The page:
Three emerging check fraud trends and how to stop them

By Jill Cacic

When was the last time you wrote a check? We’ll wait …

While you may not have written a check in a while, businesses still rely on checks as one of their top forms of payment, which makes them a lucrative source for check fraud. Those accounts tend to have more money and/or higher limits than personal accounts. There is also usually more than one signee assigned to those accounts, making them more susceptible to fraud.

Additionally, the access to new technology to create realistic counterfeit checks continues to make check fraud one of the largest forms of fraud in the world. (Now would also be a good time to look for your checkbook. Fraudsters don’t need to make a counterfeit version if they have the real thing.)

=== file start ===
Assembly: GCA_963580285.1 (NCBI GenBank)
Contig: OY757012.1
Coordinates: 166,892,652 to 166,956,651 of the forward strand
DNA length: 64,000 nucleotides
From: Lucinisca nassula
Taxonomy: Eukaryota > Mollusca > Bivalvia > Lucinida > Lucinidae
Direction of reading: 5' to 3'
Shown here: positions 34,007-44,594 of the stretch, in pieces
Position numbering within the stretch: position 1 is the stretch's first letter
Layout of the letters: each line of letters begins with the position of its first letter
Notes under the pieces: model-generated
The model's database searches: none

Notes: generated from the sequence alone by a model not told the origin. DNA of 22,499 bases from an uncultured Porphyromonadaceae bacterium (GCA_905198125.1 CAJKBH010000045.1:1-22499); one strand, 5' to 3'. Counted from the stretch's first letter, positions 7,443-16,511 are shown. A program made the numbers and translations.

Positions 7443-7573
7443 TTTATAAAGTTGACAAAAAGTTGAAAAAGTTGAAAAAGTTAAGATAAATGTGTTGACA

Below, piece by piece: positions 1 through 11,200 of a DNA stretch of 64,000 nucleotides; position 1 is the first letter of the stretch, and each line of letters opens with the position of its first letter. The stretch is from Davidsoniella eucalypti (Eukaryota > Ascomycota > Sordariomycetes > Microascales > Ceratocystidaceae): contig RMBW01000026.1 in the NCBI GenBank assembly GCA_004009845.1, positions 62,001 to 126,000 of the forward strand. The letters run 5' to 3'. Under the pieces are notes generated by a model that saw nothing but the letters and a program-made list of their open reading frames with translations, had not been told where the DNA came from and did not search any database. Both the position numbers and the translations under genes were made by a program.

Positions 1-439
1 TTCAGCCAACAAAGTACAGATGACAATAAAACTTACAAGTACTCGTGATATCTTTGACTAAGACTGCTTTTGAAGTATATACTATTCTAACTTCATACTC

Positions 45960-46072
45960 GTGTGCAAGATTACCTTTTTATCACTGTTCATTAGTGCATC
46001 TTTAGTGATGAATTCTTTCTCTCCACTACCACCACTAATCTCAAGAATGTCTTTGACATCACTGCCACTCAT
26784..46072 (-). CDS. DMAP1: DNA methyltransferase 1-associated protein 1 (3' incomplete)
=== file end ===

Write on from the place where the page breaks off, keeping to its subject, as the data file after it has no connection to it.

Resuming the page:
According to the ABA’s 2017 Deposit Account Fraud Survey Report, banks stopped $17 billion in fraudulent transactions in 2016, 35% of which were check fraud. (Financial institutions also stopped almost $6 billion of that $17 billion from getting paid out, so give yourselves a pat on the back!)

The 2017 Association for Financial Professionals’ Payments Fraud and Control Survey reported that 75% of financial institutions experienced check fraud in 2016, up from previous years. More than 31% of those institutions said they experienced over 15 incidents of check fraud.